General Plan 2035: adopted in 2011, the General Plan provides a roadmap for the City to continue building on its success. The Plan provides a future vision, policies, and proposed actions to guide decision makers, staff members, project developers, businesses, and residents in West Hollywood. For City staff, the General Plan acts as a reference guide in evaluating projects, structuring City programs, and deciding whether to pursue new opportunities. City officials use the General Plan as the basis for decision-making and to guide the development of new policies, ordinances, programs, initiatives and capital expenditures. The General Plan won the LA APA Small Jurisdiction Comprehensive Plan Award in 2011
Climate Action Plan: adopted in 2011 as part of the General Plan, this highly ambitious Climate Action Plan receiveda Compass Blueprint Recognition Award for Visionary Planning for Sustainability and an “Outstanding Climate Change” document award from the Association of Environmental Professionals. Plan policies include improving pedestrian amenities along City streets, reducing water use, incentivizing renewable energy, reducing waste, expanding green space, and more aggressive measures such as implementing a point-of-sale retrofit program that would require energy and water efficiency upgrades to buildings prior to sale – all to lessen our impact on the environment. Currently, this Plan is being updated and will include an Adaption Plan, anticipated for 2020.
Santa Monica Blvd Streetscape Master Plan: completed in 1999, a comprehensive vision for the entire 2.7 miles of Santa Monica Boulevard. From widened sidewalks and double rowed street trees, to an enhanced median, public art and added crosswalks, the improvements from this Plan led to Santa Monica Boulevard being named a "Great Street" by the American Planning Association as part of the organization's Great Places in America program (2011). The APA singled out Santa Monica Boulevard in the City of West Hollywood for its ability to meld a variety of cultural influences into a dynamic streetscape. A major reconstruction project completed in 2001 not only honors the City's commitment to the street's cultural and historic heritage but has enhanced aesthetics, improved pedestrian orientation and vehicular flow, and incorporated green features.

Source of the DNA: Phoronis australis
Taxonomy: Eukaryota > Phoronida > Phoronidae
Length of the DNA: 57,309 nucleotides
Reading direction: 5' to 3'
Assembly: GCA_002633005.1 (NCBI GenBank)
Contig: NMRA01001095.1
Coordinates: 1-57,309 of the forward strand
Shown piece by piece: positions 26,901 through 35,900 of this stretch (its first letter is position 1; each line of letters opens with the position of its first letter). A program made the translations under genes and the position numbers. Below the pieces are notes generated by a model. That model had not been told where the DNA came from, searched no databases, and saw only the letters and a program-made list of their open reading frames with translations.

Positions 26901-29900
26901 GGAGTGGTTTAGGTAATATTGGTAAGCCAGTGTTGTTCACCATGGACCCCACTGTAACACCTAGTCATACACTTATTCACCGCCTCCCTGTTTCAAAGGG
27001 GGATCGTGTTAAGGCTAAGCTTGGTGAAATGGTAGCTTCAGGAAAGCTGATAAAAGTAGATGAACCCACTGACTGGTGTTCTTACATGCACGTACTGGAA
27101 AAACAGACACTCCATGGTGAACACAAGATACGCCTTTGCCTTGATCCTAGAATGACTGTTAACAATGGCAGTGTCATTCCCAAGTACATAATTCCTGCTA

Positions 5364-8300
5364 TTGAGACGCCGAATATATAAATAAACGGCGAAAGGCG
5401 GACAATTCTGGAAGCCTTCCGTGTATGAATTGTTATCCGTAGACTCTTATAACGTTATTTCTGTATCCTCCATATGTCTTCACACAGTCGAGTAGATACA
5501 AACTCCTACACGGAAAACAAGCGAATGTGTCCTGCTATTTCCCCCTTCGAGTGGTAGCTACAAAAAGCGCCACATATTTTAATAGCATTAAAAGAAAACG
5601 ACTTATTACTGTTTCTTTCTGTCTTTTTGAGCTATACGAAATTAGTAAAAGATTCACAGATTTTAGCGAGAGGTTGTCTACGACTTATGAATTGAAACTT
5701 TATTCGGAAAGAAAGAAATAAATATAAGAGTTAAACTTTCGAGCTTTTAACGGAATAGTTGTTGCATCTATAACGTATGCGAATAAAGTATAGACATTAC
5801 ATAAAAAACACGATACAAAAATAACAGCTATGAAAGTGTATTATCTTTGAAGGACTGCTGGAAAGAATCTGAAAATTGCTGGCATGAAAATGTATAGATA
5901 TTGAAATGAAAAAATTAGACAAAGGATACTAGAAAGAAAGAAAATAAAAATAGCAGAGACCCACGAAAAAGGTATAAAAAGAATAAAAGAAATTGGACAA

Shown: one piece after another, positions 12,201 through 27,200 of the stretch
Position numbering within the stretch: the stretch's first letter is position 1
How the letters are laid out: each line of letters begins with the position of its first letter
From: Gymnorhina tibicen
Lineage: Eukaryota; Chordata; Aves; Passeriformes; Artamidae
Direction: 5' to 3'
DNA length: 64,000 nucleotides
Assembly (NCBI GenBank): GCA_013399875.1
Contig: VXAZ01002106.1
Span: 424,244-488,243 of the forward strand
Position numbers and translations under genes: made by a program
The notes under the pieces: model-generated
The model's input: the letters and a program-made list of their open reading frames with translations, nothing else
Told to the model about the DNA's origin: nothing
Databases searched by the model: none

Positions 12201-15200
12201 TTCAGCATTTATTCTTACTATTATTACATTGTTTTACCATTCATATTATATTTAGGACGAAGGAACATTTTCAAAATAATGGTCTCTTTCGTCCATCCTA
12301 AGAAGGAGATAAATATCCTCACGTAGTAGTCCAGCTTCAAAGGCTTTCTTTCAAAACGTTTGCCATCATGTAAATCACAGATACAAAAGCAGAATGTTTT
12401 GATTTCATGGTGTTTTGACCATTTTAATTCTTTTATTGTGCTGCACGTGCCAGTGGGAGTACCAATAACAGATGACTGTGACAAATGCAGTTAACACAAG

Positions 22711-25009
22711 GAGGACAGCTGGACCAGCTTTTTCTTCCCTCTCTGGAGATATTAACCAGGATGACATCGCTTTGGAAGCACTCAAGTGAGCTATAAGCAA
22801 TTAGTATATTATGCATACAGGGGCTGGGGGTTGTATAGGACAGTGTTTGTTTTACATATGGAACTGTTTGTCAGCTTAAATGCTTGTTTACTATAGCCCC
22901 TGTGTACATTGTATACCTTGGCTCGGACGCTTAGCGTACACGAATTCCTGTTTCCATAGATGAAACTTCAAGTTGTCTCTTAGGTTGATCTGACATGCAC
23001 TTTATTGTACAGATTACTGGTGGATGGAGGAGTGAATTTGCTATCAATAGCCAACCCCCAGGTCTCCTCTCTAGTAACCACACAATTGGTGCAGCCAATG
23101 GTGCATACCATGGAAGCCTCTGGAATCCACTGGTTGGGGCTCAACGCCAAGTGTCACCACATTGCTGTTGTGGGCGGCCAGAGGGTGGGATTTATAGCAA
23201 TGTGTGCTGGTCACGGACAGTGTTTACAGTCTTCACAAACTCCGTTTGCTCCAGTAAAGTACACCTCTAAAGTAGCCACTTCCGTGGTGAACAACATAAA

Pedestrian and Bicycle Mobility Plan: adopted in 2017, creates a vision and set of prioritized strategies to enhance the City’s streets to be more comfortable, safe, and inviting to pedestrians and bicyclists of all ages and abilities. The Plan achieves a Complete Network, prioritizing some streets for certain modes and other streets for other modes. This means that no matter what mode of travel you choose, there will be safe and comfortable options for you in West Hollywood. Key pedestrian and bicycle improvements will provide safe, comfortable, convenient and attractive routes for walk/bike transit or driving.
Adopted in 2017, theEastside Community Priorities Plan envisions a place that looks toward the dynamic opportunities of the future while retaining the neighborhood charm of the Eastside. At the core of this vision is a desire for the Eastside to embrace its diverse, eclectic and unique character. The eastside is an important part of the City and the 314 acres accounts for approximately 25% of the total l
and area of West Hollywood. Santa Monica Boulevard is the main arterial running through the Eastside, with a variety of retail and commercial uses on both sides of the street. Developed through a collaborative two-year and two-stage engagement process, the Plan addresses a wide range of topics prioritized by the Working Group that effect every-day life: Housing, Urban Design, Economic Development, Mobility, Arts and Events, and Sustainability and Public Space.